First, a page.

Wednesday, 4 October 2017: 14:40
Maryland D (Gaylord National Resort and Convention Center)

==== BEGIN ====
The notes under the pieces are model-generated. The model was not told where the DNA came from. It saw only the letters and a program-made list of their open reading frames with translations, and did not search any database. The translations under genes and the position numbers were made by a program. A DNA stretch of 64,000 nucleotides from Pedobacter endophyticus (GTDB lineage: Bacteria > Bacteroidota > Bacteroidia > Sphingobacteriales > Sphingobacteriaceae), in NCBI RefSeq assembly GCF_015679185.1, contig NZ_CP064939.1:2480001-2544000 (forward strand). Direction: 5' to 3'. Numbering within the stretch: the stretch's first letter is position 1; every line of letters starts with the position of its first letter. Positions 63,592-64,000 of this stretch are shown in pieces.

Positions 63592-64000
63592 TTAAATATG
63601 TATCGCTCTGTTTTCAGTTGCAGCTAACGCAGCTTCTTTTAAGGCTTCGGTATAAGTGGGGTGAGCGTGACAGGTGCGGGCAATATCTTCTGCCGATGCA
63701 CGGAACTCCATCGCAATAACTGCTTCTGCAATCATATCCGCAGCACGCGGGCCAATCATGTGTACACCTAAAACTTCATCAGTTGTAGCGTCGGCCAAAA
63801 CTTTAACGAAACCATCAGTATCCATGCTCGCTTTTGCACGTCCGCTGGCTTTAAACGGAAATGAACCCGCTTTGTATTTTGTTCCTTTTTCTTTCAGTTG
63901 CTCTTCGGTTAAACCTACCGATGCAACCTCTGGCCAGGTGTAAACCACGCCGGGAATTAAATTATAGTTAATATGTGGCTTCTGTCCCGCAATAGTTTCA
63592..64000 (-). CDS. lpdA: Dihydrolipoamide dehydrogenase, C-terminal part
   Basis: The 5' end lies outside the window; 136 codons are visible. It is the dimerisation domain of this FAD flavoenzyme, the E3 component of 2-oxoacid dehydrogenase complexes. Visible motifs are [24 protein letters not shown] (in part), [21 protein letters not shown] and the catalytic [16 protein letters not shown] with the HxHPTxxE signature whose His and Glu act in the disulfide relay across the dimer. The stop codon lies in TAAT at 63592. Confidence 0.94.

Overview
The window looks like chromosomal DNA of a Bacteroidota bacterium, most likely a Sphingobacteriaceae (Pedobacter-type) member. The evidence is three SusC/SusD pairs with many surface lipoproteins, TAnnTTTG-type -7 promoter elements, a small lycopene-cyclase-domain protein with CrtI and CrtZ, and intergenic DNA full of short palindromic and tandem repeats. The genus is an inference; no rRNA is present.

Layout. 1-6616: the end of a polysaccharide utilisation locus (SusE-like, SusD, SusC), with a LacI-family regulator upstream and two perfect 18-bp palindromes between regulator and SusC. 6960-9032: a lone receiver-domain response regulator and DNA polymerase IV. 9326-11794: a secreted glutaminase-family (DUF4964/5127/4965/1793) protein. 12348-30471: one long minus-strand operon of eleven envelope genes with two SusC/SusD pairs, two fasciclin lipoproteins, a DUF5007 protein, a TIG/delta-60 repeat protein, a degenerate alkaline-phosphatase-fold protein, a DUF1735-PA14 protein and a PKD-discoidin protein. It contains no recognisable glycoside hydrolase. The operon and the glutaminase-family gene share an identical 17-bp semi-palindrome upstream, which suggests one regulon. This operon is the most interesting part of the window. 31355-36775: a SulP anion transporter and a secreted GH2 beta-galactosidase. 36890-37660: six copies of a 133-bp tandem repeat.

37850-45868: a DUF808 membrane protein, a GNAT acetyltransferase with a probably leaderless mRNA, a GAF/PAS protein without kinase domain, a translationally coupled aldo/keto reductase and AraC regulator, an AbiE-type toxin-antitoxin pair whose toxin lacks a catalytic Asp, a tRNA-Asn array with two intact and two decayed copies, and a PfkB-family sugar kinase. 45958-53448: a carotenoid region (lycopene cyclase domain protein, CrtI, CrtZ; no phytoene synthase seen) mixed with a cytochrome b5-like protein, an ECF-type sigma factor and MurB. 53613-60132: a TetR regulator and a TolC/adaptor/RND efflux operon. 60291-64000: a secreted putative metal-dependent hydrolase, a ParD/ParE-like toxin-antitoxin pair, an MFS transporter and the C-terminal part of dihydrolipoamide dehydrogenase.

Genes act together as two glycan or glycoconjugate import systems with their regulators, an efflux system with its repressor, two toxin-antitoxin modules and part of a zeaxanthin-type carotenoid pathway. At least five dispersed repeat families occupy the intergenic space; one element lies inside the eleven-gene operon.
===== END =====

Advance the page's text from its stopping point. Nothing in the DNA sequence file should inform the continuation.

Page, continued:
Developing a commercially viable silicon anode as a replacement for graphite has been the topic of intense research and discussion. Numerous attempts have been made including the use of nanoscale structures smaller than silicon’s critical fracture size (e.g. nanoparticles, nanowires, nanotubes, etc.). However, nanoscale structures, while sufficiently effective in lab scale, are difficult and expensive to scale up. To address this issue, applying a thin coat of polymer with self-healing chemistries has been reported as an effective remedy to enhance the cycle life of the silicon microparticle anode. The self-healing chemistry enabled mechanical fractures generated during the cycling process to self-heal. As a result, excellent cycle life was obtained compared to conventional microscale anodes. However, there still is room to improve the mechanical and electrochemical performances of the anode, most notably areal capacity and flexibility, while using large scale processes. In this study, a free standing silicon microparticle and self-healing polymer (SiSHP) composite is fabricated demonstrating long cycle life while still retaining high capacity (up to ~2,800mAhg-1 and ~3.5mAhcm-2) without a metal foil current collector. SiSHP composite is prepared by simple, inexpensive, and scalable approach. The SiSHP composite consists of silicon microparticles embedded within a self-healing polymeric matrix providing sufficient space for volume expansion during lithiation. The self-healing chemistry reduces irreversible loss of electric contact due to mechanical degradation prevalent in conventional slurry cast silicon electrode design. In addition, because the SiSHP composite eliminates the need for a metal current collector, adhesion issues between the electrode and current collector that arise with repeated bending are eliminated, thereby ensuring minimal loss in mechanical and electrochemical properties even after undergoing repeated bending. We found that a 1:1 Si/SHP weight ratio with 10 wt. % carbon conductive additive exhibits the optimal balance between high capacity and providing sufficient polymer matrix for stable cycling behavior. The fabricated SiSHP composite is moldable into the required shape and dimension ranging from millimeter to tens of centimeter-scale. The freestanding feature of the SiSHP composite anode eliminates the need for a metal foil current collector thereby reducing the non-active mass, which is beneficial to enhancing capacity and energy density of Lithium-ion cells.